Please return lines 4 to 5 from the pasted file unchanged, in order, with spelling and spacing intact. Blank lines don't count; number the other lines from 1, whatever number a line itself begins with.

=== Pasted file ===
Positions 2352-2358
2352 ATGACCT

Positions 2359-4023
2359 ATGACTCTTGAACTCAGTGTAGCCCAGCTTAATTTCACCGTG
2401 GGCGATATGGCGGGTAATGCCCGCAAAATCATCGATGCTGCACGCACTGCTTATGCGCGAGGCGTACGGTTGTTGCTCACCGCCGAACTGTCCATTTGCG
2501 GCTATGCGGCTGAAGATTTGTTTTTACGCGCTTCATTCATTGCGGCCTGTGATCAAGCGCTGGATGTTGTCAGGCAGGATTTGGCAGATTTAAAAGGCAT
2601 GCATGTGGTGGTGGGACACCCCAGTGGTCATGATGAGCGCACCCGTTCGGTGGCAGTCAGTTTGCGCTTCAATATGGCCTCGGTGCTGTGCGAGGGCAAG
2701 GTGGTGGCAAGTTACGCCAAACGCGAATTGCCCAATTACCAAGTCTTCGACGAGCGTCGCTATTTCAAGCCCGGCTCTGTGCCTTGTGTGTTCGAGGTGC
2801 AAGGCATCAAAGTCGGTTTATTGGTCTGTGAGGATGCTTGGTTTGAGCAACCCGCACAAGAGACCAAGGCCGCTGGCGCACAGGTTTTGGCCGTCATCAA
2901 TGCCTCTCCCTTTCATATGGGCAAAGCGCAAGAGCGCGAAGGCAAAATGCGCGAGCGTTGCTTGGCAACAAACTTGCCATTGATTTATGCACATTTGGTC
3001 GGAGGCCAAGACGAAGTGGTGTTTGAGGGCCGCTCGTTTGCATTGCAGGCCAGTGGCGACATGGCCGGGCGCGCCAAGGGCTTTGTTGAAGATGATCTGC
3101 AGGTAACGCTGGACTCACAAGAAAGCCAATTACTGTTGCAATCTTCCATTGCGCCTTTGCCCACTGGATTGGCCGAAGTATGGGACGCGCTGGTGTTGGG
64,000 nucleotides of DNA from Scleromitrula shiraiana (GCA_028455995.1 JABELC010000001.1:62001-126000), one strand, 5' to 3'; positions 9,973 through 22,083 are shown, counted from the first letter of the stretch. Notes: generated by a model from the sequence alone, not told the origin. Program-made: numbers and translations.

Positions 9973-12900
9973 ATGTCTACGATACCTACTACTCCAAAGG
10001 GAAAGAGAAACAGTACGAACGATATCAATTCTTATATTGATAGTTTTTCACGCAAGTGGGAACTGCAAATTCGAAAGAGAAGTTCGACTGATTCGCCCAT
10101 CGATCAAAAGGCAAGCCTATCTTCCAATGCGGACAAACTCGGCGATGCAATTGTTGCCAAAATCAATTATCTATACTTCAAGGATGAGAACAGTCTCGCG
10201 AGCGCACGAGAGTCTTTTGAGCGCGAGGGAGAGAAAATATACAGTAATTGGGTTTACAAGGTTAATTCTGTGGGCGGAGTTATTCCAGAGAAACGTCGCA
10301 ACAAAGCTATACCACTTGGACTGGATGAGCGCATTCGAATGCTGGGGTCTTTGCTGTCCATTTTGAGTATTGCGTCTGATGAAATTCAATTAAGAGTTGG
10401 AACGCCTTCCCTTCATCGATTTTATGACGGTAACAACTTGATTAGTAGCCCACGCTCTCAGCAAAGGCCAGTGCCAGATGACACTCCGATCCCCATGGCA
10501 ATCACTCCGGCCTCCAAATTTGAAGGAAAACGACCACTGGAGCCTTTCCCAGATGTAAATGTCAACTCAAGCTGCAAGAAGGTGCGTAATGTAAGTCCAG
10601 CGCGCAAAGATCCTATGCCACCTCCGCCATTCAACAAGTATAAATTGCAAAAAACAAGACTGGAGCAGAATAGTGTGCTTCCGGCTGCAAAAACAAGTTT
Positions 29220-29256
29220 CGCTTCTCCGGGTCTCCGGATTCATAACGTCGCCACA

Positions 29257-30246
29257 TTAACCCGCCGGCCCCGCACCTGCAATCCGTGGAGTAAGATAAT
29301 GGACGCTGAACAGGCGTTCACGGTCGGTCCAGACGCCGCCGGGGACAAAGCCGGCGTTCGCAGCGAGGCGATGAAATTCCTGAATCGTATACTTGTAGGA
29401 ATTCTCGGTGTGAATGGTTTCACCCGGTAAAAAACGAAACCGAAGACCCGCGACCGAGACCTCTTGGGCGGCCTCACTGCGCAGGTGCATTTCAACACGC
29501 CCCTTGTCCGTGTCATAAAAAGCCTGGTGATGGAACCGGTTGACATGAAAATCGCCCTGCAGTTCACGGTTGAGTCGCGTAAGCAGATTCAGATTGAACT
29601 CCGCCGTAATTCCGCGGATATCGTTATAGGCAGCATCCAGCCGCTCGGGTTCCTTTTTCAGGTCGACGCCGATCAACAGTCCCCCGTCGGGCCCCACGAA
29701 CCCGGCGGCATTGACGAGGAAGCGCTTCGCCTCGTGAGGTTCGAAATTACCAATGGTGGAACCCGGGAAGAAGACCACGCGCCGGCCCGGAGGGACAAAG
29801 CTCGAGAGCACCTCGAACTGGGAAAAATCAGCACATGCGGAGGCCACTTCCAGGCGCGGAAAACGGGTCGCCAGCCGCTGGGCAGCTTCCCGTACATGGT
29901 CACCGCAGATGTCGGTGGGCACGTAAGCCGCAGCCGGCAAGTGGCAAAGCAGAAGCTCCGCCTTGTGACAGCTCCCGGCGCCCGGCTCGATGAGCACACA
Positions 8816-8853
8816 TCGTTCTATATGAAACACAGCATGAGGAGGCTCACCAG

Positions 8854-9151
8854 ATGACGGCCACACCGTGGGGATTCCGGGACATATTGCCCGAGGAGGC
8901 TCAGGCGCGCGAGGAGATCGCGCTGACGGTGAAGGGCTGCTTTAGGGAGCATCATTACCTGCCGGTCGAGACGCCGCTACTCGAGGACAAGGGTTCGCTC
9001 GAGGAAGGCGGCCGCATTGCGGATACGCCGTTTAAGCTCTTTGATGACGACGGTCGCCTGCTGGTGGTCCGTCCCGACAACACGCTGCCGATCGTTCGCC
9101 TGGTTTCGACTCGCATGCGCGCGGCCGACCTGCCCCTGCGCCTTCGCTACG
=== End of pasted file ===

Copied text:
2359 ATGACTCTTGAACTCAGTGTAGCCCAGCTTAATTTCACCGTG
2401 GGCGATATGGCGGGTAATGCCCGCAAAATCATCGATGCTGCACGCACTGCTTATGCGCGAGGCGTACGGTTGTTGCTCACCGCCGAACTGTCCATTTGCG